Leading up to the holidays, my apartment is usually full of friends who travel across the country to see New York City in all of its holiday glory. We spend the weeks between Thanksgiving and Christmas marveling at elaborately decorated department-store windows, drinking hot chocolate in a (sometimes) snow-covered Central Park, and if we're lucky enough, we even have time to catch a show on Broadway. During the actual holidays, my family members from out of state all reconvene back in New York and stay with me. These days are generally jam-packed with us running around town taking care of any last-minute Christmas shopping before we all hit my grandmother's kitchen to prepare our holiday meal together.
This upcoming holiday season, of course, feels a little different. Because of the uncertainty surrounding the pandemic, travel plans have been put on hold, trips keep getting postponed, and the holidays, in general, are looking like they'll be a little quieter this year. My younger sister, who usually drives back to New York City every year to spend the holidays with the rest of our family, is a hospital nurse who will be spending the holidays at home out of an abundance of caution. Friends from out of the country who would usually plan a winter flight to visit have decided to forego their trips this year, instead planning their annual NYC vacation for the warmer months when things hopefully calm down.
However, even though this festive season can't be experienced as it has been in the past, that doesn't mean that joy cannot be had and new memories cannot be made. This year I'm making sure to not dwell on the feeling of missing out or wishing things were different, but am instead focused on creating new traditions.
This holiday season will be a celebration of doing things that make me happy.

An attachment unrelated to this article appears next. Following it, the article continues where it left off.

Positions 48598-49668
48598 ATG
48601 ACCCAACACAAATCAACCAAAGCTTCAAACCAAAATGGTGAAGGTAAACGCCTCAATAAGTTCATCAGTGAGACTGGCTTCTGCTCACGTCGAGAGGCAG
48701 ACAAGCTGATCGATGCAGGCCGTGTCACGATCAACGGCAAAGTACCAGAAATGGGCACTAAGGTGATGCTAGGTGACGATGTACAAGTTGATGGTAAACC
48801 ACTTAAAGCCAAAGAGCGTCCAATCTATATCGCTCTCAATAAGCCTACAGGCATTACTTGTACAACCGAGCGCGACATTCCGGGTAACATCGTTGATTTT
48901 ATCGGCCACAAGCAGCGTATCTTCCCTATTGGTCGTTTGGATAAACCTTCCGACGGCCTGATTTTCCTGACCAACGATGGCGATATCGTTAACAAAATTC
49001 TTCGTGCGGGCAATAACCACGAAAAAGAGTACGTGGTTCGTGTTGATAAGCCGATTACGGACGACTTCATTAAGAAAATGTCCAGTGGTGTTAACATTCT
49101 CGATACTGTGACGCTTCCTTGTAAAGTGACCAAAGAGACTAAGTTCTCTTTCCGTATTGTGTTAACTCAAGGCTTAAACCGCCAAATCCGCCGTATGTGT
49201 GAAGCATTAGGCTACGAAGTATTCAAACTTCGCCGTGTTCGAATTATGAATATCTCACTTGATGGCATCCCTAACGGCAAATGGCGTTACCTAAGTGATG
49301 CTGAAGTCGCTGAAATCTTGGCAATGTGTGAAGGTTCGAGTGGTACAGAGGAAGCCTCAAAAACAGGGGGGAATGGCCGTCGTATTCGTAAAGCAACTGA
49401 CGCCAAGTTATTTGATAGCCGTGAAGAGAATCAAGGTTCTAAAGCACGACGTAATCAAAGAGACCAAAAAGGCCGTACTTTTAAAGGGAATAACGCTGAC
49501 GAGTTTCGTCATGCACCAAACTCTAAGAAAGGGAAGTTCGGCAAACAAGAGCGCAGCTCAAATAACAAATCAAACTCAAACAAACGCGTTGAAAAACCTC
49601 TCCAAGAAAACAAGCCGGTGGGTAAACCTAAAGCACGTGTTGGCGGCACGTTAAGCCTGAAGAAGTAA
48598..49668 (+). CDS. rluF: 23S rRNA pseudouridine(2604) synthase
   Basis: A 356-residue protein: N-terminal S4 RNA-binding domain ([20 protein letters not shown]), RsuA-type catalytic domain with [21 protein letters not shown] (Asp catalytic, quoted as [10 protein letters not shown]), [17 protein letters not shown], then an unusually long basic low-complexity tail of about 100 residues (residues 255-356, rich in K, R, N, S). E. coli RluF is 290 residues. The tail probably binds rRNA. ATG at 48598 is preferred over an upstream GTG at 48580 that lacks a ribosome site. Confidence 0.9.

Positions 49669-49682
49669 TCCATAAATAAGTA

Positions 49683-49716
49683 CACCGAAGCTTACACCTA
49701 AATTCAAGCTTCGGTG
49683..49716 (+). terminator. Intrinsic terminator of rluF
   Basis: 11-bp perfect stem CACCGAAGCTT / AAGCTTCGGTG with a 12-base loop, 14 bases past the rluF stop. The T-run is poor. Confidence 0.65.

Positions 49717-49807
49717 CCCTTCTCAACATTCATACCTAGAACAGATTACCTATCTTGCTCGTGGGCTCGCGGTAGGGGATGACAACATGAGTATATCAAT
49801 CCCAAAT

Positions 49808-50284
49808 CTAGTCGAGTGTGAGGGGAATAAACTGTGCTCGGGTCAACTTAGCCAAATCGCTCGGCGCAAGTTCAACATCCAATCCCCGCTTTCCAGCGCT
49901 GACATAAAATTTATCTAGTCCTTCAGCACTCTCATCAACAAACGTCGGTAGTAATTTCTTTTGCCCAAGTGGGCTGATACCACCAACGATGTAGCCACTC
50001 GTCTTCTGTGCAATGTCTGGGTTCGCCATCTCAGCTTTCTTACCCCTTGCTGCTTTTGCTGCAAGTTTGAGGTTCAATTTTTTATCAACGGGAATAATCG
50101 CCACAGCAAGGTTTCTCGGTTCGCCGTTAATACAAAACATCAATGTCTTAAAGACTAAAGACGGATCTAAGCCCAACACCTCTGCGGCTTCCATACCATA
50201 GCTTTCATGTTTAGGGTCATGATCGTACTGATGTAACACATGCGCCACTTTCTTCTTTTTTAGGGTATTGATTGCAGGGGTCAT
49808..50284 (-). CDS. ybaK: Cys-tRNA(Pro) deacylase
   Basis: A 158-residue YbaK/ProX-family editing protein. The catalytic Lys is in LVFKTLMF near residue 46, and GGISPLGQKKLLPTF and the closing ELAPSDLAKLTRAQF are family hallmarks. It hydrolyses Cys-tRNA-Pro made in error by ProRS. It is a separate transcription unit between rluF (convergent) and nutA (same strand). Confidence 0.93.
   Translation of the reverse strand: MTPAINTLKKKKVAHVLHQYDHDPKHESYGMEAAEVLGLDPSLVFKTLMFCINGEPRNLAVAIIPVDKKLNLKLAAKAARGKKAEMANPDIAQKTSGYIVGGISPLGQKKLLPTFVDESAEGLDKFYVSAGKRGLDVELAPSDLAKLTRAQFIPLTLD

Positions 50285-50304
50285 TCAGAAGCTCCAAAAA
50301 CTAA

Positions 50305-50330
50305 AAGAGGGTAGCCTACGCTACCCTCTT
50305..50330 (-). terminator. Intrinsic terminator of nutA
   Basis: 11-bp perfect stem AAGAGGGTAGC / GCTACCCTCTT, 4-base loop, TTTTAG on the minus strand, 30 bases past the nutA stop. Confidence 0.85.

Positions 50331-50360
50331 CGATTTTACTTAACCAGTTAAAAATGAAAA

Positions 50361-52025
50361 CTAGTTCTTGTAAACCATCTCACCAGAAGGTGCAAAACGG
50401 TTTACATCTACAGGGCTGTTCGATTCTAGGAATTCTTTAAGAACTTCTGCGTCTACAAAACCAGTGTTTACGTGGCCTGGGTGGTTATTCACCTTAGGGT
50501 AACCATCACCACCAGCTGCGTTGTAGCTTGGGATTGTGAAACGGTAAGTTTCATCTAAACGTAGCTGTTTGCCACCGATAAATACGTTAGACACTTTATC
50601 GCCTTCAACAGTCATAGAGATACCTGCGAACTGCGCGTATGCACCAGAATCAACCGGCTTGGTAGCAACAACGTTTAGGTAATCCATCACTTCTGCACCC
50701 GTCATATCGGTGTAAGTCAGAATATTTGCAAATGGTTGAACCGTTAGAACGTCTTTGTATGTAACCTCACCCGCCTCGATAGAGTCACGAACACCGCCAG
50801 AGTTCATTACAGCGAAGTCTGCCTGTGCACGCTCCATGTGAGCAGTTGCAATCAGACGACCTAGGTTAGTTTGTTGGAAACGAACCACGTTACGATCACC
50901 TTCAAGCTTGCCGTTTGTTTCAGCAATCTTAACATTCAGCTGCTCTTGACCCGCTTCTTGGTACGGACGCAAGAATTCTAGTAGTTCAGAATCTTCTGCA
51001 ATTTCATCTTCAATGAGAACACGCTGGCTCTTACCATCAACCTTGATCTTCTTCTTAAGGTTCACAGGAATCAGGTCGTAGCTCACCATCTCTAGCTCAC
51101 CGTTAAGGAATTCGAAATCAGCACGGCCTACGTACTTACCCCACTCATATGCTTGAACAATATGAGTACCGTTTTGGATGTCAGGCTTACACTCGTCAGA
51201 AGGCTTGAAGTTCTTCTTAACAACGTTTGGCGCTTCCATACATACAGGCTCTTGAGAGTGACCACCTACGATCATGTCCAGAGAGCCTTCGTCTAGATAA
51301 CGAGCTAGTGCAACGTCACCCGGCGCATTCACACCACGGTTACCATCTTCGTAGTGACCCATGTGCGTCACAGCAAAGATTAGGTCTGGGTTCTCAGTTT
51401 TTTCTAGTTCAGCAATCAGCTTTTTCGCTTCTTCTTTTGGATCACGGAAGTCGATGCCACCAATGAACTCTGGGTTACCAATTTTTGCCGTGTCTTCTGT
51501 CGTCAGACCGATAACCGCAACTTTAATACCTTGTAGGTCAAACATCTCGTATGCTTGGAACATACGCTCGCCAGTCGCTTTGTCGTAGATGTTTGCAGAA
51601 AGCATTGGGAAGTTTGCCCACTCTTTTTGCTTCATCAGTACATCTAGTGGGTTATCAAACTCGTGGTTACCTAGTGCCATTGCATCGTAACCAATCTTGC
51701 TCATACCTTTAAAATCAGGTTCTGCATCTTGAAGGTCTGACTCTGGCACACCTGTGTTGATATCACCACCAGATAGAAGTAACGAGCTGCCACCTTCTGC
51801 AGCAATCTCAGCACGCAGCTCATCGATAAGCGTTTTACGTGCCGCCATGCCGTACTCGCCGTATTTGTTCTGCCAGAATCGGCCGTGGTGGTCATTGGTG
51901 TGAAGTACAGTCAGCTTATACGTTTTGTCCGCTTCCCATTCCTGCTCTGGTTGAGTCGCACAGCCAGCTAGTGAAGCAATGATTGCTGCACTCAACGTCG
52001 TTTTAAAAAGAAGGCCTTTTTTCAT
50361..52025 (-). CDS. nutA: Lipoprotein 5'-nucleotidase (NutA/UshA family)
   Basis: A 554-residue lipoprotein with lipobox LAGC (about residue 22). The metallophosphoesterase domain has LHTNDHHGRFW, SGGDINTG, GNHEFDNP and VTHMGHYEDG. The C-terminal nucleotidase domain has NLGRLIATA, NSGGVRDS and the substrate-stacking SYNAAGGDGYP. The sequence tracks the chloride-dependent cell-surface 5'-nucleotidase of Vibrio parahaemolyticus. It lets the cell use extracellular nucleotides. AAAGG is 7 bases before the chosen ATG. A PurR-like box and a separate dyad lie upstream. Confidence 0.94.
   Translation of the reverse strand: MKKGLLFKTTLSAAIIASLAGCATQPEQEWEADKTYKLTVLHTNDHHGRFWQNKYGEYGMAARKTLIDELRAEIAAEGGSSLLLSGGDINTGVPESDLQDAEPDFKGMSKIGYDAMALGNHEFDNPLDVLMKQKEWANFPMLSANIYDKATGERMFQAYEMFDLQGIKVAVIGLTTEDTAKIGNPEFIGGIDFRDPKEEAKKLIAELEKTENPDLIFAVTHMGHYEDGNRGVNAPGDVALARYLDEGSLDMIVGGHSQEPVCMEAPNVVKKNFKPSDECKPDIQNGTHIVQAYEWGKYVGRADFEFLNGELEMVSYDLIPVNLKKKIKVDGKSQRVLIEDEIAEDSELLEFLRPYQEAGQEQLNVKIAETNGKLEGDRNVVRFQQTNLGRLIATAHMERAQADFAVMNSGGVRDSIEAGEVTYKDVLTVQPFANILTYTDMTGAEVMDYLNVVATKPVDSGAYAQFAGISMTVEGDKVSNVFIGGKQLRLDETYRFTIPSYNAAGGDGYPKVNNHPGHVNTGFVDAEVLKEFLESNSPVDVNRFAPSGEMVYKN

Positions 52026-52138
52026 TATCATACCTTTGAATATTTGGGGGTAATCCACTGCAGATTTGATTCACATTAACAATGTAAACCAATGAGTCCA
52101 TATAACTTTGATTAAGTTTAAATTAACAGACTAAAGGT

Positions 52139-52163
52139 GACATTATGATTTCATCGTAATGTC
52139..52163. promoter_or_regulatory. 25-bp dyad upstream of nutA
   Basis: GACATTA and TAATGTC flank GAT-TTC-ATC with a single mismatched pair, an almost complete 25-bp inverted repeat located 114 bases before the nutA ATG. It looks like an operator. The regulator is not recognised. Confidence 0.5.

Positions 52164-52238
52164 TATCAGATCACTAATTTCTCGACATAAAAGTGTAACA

Not being able to have friends and family come to me just gives me all the more reason to make an effort to connect with them. I still plan on mailing out colorful holiday cards, a tradition I started a few years ago that was inspired by my grandmother and her sister's decades-long practice of mailing glittery cards to everyone in the family during the Christmas season. They are always a happy surprise to receive, especially in the middle of a gray winter. I also plan on sending holiday flower deliveries to the older members in my family who may have not been able to get out as much these past few months. My siblings and I started a monthly flower delivery to my grandmother earlier this year, and it has been both amazing and touching to see how happy it makes her. By creating joy for other people, I'm creating joy for myself.
This year, I'm also going to explore the holiday offerings that are right here in my neighborhood and nearby towns, something I always wanted to do during my otherwise busy holiday seasons. When friends have come from out of town in the past, my boyfriend and I tried to create the most glitzy itinerary since their time in the city was so limited. Now, I anticipate putting together a schedule that will have me spending time close to home; I may finally take that trip out to that apple orchard, pumpkin patch, or corn maze that I've been talking about forever. I'm making it a priority to experience all of the holiday programming my city has to offer, which will now be reimagined to fit our current environment. I may even spend a Saturday in one of the quaint upstate towns nearby that are decked out in beautiful holidays decorations. This holiday season will be a celebration of doing things that make me happy.
Even though this season won't be the same as those in the past, what I have learned — especially after losing my father a week before Christmas last year — is that it really is what you make of it, so let's make this a great one.